Some questions about the Fitch announcement:

1. When a ratings service says there is a potential for contagion if the situation worsens, is this bullish or bearish.

2. If it were true, is it bullish or bearish.

3. What are the chances it is true?

4. Why does it happen at 310 so as to liquidate longs.

5. Is it subsumed by the next highly important piece of data like the state of manufacturing in the phil area?

6. Does is serve any purpose except to create friction so the strong can take chips from weak.

7. When the market drops 2 % in a half hour like it did, is it bullish or bearish?

8. Is the sentiments of a rating service related to the threat by the French to vet all their methodologies and to switch in the future? How does this relate to the profit margins and survivability of the services

9. Do the sentiments of one rating service tend to be unduly reversed by an announcement from the next rating service?

10. What other queries would seem relevant?

Rocky Humbert adds: 

About the Fitch announcement:

1. Why do people tend to attribute market price moves to announcements by credit rating agencies? Has there been a single news story that notes that the US Treasury is higher versus when the USA lost its AAA; whereas the French 10 year is roughly 8 points lower since it held its AAA at the same moment in time.

2. Why do people think that falling gasoline prices are bullish but spiking WTI prices are not bearish? Why do people choose to pick particular headlines as "explanations" but ignore the other hundreds of headlines that appear coincidentally? (i.e. MF Global's bankruptcy judge yesterday withheld his ruling on the release of billions in frozen collateral (which isy leveraged into massive liquidity)…and this non-decision arguably has a much bigger impact on the day-to-day price moves)…etc.

3. The ratings agencies receive no compensation for their ratings of the G7 sovereign debt. They do this as a "public service" and a legacy. Why do they do this? If they ceased to issue sovereign ratings, would anything change? Would that be bullish or bearish?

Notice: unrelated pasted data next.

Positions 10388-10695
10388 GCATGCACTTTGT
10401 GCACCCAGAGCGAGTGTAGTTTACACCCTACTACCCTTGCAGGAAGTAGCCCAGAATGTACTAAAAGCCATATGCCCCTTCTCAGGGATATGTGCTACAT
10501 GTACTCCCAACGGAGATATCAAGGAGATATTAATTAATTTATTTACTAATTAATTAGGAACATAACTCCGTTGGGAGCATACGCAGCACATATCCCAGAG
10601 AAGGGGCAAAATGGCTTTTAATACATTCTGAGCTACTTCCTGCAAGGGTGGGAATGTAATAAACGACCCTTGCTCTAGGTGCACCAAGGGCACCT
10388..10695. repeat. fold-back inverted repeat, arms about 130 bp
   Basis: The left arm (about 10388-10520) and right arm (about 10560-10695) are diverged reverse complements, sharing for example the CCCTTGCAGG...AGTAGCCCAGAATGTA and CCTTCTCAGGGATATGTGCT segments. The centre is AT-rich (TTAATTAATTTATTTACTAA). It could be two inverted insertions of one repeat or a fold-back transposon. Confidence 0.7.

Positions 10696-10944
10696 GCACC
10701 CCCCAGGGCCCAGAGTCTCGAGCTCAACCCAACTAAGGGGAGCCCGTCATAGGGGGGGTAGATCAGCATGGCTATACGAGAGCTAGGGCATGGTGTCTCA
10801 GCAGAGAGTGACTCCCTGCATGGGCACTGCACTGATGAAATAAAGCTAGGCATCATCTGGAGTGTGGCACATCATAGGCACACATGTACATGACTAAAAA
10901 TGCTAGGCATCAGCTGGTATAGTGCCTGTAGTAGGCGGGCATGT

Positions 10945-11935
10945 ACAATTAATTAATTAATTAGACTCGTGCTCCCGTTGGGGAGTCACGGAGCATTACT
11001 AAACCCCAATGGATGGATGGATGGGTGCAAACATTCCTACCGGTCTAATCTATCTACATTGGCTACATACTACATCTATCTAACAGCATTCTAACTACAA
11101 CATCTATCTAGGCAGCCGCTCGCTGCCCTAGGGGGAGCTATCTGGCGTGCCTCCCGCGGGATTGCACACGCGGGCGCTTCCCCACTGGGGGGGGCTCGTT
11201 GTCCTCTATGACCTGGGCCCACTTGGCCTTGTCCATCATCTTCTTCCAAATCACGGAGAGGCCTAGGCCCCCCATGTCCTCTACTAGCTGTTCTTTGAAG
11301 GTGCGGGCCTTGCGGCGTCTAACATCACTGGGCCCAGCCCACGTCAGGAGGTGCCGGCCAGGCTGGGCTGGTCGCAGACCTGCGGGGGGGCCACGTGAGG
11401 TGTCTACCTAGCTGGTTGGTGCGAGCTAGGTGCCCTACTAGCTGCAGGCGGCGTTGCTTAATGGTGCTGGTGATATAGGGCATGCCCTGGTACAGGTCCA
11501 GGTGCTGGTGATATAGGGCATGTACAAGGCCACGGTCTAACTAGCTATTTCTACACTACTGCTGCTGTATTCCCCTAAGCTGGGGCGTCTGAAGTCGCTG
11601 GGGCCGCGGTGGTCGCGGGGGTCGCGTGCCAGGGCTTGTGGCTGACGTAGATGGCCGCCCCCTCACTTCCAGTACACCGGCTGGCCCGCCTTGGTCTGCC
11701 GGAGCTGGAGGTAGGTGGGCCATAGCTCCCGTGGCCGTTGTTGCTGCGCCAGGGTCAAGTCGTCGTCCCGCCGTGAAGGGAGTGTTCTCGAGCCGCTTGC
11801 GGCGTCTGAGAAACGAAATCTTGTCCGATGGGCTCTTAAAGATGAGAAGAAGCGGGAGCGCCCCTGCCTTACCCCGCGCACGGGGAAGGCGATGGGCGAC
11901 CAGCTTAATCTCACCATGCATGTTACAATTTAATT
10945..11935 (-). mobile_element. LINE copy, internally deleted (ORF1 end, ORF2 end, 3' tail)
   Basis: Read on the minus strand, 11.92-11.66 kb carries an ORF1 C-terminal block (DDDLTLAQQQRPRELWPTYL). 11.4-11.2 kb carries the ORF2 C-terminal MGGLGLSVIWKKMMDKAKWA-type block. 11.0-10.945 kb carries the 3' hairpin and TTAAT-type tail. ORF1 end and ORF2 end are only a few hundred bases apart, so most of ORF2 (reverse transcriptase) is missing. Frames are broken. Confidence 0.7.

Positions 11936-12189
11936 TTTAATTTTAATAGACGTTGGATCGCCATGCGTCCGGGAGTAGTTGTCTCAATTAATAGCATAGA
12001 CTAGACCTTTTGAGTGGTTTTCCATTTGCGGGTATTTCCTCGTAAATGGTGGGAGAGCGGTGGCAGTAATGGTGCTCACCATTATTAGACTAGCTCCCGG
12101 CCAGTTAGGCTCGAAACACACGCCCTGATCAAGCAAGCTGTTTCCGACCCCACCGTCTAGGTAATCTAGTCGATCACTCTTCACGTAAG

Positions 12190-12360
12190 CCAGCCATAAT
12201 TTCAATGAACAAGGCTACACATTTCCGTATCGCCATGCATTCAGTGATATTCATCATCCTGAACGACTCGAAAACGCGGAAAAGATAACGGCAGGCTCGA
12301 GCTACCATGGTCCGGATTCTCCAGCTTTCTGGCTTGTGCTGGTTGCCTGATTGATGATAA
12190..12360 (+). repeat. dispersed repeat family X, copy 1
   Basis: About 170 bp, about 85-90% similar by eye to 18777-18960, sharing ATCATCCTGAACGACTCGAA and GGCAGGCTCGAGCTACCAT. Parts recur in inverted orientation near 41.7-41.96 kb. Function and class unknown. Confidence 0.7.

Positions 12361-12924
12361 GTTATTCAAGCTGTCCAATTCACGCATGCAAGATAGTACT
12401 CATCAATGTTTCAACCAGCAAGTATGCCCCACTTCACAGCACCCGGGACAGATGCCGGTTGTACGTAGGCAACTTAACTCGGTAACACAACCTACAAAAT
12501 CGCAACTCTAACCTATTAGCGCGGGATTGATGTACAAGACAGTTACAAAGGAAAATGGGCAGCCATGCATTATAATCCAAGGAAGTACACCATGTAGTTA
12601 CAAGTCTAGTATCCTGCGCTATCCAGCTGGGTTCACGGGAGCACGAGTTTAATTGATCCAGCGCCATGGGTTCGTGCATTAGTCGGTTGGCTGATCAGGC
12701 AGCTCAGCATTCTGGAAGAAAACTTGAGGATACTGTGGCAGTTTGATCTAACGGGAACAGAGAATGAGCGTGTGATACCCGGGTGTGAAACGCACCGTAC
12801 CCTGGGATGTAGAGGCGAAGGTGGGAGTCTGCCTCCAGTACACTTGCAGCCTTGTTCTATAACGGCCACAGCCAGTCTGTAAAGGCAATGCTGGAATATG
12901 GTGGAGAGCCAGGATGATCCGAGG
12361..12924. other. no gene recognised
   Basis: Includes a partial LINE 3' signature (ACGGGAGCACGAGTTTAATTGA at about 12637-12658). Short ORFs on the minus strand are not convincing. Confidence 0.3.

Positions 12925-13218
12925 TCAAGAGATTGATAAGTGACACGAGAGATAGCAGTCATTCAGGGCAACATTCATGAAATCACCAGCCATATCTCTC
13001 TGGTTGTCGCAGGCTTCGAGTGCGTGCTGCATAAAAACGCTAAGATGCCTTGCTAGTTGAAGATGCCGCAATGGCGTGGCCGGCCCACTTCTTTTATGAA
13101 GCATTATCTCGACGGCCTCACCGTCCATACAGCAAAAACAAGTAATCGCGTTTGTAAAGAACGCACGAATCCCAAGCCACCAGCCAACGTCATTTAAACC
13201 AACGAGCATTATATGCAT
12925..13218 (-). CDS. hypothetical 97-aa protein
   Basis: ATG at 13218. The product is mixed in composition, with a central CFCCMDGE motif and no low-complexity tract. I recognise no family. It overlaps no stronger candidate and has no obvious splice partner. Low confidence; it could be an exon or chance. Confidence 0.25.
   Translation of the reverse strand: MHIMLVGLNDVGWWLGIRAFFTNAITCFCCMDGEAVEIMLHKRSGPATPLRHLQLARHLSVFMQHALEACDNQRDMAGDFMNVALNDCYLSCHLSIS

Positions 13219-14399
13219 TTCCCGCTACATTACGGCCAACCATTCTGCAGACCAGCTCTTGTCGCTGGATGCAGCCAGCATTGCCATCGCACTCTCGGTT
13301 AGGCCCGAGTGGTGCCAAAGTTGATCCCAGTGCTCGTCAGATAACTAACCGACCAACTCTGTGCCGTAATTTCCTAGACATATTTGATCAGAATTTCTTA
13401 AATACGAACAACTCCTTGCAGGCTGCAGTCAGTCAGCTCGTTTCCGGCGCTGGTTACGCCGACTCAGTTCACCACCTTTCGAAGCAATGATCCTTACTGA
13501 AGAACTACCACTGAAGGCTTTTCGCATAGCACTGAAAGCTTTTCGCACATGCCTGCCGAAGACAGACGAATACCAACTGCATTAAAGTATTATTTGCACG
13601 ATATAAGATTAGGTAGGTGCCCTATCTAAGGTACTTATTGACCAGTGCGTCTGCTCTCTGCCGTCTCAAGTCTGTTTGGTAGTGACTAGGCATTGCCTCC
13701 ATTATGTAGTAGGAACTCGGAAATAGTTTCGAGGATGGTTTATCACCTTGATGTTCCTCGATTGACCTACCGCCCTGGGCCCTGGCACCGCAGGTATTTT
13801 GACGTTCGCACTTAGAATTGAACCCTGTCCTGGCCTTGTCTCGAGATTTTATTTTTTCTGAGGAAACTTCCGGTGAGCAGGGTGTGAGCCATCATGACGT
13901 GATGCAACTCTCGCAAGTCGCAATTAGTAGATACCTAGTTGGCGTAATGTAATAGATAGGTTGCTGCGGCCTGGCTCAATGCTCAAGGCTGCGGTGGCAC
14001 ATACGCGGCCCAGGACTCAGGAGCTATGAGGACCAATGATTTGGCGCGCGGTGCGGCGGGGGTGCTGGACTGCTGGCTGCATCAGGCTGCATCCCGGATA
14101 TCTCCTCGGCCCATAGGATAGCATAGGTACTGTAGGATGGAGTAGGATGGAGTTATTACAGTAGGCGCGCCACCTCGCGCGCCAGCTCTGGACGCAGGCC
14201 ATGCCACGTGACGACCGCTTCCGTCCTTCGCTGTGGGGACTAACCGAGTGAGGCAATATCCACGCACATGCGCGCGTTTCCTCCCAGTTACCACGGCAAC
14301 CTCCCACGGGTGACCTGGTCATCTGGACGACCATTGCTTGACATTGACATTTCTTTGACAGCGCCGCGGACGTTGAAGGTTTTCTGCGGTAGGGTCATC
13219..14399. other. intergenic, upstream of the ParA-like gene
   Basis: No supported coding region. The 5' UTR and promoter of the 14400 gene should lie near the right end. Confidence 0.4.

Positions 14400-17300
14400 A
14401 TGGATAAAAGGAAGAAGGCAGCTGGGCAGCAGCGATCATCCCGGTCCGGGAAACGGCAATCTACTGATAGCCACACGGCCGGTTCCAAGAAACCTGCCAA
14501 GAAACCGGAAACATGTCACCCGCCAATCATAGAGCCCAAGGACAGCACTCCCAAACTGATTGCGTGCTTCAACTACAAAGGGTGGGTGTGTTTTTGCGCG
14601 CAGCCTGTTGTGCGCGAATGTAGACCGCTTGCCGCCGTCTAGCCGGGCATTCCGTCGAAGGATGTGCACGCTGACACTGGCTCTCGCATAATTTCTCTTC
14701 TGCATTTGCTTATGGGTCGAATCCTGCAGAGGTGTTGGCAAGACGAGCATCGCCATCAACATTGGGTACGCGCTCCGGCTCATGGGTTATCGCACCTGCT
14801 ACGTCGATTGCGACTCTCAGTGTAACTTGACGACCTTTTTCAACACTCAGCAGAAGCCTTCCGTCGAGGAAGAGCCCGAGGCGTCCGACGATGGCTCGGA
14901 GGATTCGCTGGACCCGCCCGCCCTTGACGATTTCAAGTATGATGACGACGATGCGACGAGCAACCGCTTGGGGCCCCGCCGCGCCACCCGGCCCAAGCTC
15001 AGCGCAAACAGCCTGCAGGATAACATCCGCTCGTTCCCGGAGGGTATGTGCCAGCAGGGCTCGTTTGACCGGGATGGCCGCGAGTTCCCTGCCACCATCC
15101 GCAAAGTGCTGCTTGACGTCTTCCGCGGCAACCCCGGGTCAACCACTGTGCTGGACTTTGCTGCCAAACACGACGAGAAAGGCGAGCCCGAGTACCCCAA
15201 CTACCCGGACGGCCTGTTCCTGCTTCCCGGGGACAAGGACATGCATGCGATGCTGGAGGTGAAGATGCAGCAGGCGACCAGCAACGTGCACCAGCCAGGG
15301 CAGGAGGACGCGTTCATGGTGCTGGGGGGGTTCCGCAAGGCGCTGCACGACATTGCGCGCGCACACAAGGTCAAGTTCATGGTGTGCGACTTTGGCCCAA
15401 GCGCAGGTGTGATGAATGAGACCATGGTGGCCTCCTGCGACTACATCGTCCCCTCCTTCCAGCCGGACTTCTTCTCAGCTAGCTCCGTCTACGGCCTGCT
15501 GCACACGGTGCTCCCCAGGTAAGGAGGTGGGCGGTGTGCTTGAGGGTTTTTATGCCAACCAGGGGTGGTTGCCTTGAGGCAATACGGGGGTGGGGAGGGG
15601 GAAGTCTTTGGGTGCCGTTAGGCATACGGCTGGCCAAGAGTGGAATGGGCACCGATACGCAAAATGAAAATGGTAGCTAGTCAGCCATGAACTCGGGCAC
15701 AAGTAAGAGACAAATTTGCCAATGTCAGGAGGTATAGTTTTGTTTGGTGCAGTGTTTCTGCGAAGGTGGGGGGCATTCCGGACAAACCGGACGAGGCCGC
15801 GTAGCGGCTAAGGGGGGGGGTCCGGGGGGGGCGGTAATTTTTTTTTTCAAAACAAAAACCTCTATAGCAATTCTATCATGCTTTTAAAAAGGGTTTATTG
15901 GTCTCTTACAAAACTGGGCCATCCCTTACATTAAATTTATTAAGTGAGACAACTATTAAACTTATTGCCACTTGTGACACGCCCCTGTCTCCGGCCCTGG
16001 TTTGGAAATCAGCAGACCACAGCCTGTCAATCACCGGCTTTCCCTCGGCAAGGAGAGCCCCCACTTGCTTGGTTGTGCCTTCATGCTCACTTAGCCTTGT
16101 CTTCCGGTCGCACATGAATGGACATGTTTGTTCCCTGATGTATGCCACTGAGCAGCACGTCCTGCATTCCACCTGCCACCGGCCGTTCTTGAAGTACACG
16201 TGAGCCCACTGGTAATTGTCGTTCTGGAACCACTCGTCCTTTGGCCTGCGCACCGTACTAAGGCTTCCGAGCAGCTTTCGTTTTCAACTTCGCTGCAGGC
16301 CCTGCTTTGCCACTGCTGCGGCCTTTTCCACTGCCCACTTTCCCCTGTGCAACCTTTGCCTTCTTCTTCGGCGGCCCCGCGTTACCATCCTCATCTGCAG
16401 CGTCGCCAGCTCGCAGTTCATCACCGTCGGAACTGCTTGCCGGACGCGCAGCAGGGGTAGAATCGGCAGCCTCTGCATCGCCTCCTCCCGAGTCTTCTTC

4. After a multi-week/multi-month period of downward prices, a 2% spike in the last 30 minutes brings out the naysayers "the market cannot be trusted," "it's a bear trap," etc. But I've found with absolutely no statistical significance (due to insufficient data points) that it's often a very tradeable bottom. In contrast, a 2% decline in those conditions rarely makes the news.

5. What does bullish or bearish mean?

John Floyd makes three points: 

1. Today's action in Europe provides and interesting contrast. Amongst other negative factors the Spanish bond auction was by almost accounts a failure and yet spreads are tighter between Spain-Germany, Germany yields are up, the Euro higher, etc. So perhaps there are many factors at play that determines what drives prices and it is instructive to observe how the market moves relative to a given piece of news in comparison as to how one would expect it to react. For example if Spanish bond spreads had been tightening the past few days prior to the auction would they react the same?

2. I am not sure given the daily volatility in SPX and the track record or operations of rating agencies that they are able to time and focus on the minutia of the market in such a way. I would need to look but I imagine there are instances like the Spain one above where the market acts in opposite fashion as to what one might expect.

3. I would liken the rating agencies to a biker in the back of a peloton, or a swimmer behind a pack of others, they are getting dragged along by other forces en masse, not breaking new ground. There is the consideration however that a ratings change may cause sales (or buys) buy making an asset class unavailable or available to a subset of market participants. 


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